Ex-cop seeks justice on his son’s behalf

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More than two years after his son Joe was brutally beaten, Albert Covermaker is still seeking justice, if not from the perpetrators, at least from police.

The Thamesville man’s quest received a boost this week when the Chatham-Kent Police Services Board agreed to hold a disciplinary hearing into how the CKPS investigated the incident.

Const. Kelly Helbin, Staff Sgt. Keith Myers and Sgt. Steve Misik will face a Police Service Act hearing as per the recommendation of the Office of the Independent Police Review Director (OIPRD).

The OIPRD exists, “ to make sure that public complaints against police in Ontario are dealt with fairly, efficiently and effectively” according to its website.

In his report, OIPRD Director Gerry McNeilly concluded that there is sufficient evidence to believe that Const. Helbin failed to conduct a proper investigation and that her superiors failed to properly supervise the investigation.

Covermaker, an Ontario Provincial Police retiree with more than a quarter century of service, filed a complaint with the OIRPD after being frustrated with a lack of action from local police.

“My son received a concussion, a broken nose, other broken sinus bones, cuts, bruises and a boot print on his back where they stomped him,” he said of the attack which took place on his birthday June 23, 2012.

“I got a call at 4 a.m. that I have to go to the hospital and I couldn’t believe what I saw,” he said. “It wasn’t my son I was looking at, he was so badly beaten.”

The attack only stopped when a resident opened her window and yelled.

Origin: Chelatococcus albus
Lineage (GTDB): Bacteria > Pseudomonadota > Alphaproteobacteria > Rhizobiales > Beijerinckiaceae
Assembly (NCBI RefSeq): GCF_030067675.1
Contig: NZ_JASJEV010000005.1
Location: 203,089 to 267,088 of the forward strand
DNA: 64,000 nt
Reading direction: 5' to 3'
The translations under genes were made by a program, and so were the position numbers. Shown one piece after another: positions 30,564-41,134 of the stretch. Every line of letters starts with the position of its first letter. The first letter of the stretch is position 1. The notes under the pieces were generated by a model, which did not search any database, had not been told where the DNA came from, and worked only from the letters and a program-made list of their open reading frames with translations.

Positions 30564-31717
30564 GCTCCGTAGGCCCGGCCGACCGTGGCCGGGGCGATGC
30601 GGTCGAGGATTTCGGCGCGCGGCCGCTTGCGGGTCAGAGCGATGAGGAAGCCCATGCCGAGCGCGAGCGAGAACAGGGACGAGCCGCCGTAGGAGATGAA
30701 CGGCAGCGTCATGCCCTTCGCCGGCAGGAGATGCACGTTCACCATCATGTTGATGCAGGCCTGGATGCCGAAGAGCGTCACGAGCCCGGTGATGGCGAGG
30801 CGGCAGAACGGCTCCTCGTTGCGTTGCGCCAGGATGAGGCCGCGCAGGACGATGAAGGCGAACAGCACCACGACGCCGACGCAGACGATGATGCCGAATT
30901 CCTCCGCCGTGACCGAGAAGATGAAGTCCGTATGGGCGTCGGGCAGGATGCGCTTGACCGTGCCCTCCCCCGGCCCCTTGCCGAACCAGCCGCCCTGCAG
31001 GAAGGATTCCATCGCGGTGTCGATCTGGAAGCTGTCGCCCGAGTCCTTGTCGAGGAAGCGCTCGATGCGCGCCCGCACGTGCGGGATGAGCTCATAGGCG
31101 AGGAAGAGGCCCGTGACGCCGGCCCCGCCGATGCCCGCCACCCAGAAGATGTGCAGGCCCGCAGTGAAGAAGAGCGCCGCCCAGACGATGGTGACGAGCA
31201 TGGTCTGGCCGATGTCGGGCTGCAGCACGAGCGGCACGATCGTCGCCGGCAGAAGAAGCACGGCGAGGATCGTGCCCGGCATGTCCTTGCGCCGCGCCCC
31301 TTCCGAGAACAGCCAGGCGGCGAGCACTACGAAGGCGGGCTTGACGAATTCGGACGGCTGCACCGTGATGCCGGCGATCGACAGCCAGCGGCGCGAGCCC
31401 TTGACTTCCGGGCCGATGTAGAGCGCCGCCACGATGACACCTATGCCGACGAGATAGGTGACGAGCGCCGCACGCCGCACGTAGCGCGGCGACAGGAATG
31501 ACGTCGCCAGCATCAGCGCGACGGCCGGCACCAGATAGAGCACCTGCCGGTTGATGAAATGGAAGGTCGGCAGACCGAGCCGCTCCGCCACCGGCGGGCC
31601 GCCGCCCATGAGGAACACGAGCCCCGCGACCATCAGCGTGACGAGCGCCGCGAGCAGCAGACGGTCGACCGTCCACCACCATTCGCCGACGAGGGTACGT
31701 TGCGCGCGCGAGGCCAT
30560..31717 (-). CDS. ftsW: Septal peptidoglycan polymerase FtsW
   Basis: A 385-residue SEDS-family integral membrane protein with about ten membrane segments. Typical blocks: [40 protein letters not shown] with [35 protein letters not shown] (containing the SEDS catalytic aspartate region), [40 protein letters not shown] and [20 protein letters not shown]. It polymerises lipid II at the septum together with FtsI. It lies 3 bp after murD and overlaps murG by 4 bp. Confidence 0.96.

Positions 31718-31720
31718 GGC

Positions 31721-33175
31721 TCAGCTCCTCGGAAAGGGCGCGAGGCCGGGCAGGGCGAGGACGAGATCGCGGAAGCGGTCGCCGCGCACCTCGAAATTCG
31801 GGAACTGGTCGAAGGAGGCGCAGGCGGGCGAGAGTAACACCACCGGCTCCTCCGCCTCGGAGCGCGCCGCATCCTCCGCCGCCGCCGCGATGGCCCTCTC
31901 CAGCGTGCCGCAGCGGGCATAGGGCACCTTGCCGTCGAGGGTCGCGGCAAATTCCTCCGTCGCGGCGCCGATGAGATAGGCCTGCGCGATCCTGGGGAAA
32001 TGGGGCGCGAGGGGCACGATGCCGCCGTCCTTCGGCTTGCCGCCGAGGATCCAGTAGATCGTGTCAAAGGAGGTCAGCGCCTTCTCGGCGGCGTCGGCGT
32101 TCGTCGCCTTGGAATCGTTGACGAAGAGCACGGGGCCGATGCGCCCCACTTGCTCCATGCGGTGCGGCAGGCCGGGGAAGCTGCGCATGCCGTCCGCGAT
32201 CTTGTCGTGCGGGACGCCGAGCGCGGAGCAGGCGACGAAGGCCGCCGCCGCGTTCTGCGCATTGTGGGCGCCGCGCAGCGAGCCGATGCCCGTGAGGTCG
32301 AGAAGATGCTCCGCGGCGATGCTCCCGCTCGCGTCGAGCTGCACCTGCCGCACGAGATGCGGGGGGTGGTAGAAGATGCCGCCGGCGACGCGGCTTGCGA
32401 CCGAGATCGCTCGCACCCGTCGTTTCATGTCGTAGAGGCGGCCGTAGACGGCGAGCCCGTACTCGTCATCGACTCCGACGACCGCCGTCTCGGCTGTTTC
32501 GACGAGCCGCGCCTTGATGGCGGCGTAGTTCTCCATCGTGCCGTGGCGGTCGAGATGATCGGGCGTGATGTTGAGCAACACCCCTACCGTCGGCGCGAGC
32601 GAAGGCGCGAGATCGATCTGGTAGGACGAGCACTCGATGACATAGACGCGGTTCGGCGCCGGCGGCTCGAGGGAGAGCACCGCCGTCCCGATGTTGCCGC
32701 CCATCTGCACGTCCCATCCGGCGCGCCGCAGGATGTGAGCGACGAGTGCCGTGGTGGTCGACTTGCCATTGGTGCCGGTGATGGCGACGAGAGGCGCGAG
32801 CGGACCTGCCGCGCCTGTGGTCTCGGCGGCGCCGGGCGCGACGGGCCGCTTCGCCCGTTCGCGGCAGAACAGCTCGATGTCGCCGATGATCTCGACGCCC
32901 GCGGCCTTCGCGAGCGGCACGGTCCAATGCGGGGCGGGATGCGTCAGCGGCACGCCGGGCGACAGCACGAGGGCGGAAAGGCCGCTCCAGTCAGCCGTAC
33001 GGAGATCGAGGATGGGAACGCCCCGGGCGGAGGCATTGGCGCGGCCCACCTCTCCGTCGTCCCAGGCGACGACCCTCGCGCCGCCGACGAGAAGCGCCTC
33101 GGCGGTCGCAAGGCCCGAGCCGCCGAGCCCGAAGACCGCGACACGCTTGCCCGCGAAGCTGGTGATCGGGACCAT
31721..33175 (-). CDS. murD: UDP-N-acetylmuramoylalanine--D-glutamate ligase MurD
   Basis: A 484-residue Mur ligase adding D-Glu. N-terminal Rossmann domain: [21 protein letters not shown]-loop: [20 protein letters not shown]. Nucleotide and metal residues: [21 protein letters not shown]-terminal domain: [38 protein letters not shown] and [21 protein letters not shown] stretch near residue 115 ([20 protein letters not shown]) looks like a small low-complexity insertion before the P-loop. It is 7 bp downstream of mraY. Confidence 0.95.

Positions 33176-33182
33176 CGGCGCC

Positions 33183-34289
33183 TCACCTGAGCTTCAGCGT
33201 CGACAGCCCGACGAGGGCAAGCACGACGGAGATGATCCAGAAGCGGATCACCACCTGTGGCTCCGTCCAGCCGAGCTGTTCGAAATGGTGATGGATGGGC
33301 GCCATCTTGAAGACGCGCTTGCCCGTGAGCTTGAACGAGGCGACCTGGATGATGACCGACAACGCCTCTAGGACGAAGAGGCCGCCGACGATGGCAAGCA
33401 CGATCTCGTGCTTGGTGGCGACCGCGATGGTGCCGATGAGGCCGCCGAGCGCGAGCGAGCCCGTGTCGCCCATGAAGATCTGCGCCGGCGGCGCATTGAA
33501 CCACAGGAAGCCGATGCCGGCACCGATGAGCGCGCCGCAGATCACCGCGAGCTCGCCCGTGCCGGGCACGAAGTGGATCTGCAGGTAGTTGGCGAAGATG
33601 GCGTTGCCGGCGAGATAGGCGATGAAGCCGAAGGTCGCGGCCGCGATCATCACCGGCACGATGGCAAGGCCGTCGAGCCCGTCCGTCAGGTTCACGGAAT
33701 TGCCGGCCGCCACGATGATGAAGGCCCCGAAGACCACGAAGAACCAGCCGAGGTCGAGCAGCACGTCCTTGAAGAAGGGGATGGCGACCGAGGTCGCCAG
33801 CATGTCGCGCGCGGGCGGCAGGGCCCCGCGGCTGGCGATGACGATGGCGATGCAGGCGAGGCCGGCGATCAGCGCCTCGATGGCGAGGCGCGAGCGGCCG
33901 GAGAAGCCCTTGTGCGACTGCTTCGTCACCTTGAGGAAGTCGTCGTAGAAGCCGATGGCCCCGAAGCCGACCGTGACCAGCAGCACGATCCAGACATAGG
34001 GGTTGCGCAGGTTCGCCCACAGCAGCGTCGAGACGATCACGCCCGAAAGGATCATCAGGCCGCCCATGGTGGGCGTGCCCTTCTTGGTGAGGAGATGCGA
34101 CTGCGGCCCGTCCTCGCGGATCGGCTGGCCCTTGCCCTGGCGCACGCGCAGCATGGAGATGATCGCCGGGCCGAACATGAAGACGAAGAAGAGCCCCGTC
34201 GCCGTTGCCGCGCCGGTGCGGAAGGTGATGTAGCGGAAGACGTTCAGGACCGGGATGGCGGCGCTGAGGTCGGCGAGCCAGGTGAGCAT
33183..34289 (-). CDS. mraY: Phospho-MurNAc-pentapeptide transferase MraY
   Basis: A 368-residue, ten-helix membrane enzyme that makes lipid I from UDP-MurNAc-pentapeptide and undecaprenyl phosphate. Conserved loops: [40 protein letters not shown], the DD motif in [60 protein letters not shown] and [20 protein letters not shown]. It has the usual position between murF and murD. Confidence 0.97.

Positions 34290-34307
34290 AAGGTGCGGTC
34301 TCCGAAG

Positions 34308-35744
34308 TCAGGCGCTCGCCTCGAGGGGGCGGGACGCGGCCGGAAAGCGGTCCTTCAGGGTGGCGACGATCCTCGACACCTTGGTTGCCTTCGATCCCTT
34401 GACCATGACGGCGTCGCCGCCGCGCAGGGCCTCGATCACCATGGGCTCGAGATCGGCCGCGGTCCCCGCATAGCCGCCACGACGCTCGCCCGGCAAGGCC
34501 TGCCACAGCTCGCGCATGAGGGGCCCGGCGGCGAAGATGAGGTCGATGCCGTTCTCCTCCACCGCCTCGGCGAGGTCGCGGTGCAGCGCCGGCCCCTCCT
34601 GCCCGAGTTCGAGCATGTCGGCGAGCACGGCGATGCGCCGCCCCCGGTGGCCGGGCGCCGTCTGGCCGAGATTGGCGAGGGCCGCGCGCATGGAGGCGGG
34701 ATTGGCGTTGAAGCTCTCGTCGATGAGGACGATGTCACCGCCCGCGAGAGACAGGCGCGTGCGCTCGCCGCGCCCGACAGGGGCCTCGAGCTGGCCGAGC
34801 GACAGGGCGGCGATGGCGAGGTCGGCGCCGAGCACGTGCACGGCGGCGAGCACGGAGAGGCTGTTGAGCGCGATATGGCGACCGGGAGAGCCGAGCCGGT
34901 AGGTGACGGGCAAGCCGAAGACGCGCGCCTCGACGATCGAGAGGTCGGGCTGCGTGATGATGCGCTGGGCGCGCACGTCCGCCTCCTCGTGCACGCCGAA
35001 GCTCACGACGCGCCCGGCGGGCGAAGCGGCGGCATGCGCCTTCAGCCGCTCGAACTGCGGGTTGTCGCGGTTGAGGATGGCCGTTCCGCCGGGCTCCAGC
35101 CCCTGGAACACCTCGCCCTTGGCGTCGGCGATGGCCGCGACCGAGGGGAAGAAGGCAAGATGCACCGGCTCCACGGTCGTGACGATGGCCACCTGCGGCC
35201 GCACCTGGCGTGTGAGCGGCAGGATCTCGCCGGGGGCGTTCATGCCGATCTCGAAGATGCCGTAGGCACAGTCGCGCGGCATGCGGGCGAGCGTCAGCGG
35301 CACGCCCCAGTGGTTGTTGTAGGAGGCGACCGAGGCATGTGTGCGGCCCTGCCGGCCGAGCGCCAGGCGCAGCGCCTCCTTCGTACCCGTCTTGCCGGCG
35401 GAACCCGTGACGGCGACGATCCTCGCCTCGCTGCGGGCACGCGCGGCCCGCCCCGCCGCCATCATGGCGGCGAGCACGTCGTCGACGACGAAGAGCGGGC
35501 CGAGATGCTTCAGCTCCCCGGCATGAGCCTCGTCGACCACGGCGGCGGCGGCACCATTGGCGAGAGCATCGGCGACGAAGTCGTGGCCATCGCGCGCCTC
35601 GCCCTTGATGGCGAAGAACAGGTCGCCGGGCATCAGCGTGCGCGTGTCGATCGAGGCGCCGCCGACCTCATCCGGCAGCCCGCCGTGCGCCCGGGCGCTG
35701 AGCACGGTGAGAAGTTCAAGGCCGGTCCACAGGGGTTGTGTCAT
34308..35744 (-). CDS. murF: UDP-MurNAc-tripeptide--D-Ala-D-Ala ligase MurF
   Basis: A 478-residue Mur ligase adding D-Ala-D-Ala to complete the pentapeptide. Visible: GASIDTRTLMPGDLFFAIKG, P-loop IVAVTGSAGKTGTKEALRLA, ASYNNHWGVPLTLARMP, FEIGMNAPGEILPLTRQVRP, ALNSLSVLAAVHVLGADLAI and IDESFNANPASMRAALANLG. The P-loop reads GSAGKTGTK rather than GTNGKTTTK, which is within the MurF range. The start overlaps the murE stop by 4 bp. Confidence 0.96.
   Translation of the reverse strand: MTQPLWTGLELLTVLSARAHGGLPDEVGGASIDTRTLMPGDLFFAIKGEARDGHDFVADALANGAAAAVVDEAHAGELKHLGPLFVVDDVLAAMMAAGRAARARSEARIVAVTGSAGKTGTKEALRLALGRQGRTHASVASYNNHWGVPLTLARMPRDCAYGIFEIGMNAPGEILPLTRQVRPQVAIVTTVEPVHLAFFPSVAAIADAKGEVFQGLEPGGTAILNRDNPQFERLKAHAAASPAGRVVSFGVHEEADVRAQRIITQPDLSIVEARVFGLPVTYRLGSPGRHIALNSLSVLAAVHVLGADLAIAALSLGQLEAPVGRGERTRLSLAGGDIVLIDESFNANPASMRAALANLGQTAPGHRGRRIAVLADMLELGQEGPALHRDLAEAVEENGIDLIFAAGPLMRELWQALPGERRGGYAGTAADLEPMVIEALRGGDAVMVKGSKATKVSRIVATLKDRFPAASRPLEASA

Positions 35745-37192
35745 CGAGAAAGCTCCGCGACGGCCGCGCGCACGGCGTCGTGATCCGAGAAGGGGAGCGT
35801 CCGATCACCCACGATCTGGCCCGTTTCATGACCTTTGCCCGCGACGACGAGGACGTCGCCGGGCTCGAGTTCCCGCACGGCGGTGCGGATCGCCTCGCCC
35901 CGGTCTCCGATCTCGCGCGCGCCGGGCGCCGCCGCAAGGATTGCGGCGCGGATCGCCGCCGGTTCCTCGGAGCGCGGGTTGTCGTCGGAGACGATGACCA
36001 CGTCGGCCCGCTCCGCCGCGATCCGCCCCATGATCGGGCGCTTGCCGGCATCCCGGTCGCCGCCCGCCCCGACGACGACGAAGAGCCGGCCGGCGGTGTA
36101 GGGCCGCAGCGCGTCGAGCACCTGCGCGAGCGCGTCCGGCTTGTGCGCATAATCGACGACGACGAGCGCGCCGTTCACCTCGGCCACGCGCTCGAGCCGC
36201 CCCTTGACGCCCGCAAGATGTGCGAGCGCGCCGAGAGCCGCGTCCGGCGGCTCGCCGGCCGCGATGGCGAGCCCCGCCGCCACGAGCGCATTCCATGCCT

“That woman may have saved my son’s life,” Covermaker said. “If she hadn’t made them stop, they might have killed him.”

Covermaker showed photos of his son the night he went to the hospital. The results of the beating are so severe The Chatham Voice has chosen not to publish them.

Covermaker said he was impressed with the extent of the OIPRD investigation.

“I had no idea what was going to happen, if the office was serious or not,” he said. “They interviewed about a dozen people.”

As a police veteran, Covermaker said, “The last thing I want to do is complain about police,” but from his viewpoint there is no excuse for the lack of a thorough investigation.

“There was clear evidence that night pointing to the other people involved,” he said. “I’ll let the system take its course but what the OIRPD found doesn’t leave any doubt in my mind about what needs to happen.”

Before contacting the OIRPD, Covermaker said he spoke with a number of high-ranking police officials in Chatham, some of whom “I used to have coffee with when they were constables,” but didn’t get any satisfaction.

“I was told by the Crown (Crown Attorney’s office) that they were trying to get more information and didn’t have any luck, so they had no choice but not to proceed,” he said. “I even asked my MPP, Monte McNaughton, to see what he could find out and he told me police wouldn’t even return his calls.”

When the OIRPD issued its recommendation, it was technically one day past the statutory six-month time limit, so the Police Services Board had to agree to an extension.

In his report to the board, Deputy Chief Gary Conn cited a number of factors in the delay, but agreed with the OIRPD that the matter should proceed, a recommendation that was unanimously approved by the board.

Covermaker said his son has moved on from the incident and no longer lives in Chatham-Kent.  Although his son was an adult when the incident took place, he felt the need to stay involved.

“If a father can’t fight for his son, who can?”

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